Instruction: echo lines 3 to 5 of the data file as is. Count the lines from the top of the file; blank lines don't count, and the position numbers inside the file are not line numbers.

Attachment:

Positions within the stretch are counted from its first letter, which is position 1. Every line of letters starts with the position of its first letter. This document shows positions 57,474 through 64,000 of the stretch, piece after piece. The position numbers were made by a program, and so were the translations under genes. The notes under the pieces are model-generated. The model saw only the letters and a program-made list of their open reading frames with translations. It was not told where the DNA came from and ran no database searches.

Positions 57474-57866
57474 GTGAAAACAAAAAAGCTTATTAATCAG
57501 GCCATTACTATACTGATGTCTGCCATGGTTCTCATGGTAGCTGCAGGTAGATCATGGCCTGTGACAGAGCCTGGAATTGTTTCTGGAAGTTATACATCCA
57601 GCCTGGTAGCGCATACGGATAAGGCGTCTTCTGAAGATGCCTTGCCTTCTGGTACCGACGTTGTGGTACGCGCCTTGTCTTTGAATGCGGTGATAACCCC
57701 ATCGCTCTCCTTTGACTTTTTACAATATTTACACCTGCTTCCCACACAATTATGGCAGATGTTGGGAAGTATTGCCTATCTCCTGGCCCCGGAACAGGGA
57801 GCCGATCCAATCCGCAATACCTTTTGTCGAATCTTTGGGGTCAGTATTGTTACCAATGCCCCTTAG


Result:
57474 GTGAAAACAAAAAAGCTTATTAATCAG
57501 GCCATTACTATACTGATGTCTGCCATGGTTCTCATGGTAGCTGCAGGTAGATCATGGCCTGTGACAGAGCCTGGAATTGTTTCTGGAAGTTATACATCCA
57601 GCCTGGTAGCGCATACGGATAAGGCGTCTTCTGAAGATGCCTTGCCTTCTGGTACCGACGTTGTGGTACGCGCCTTGTCTTTGAATGCGGTGATAACCCC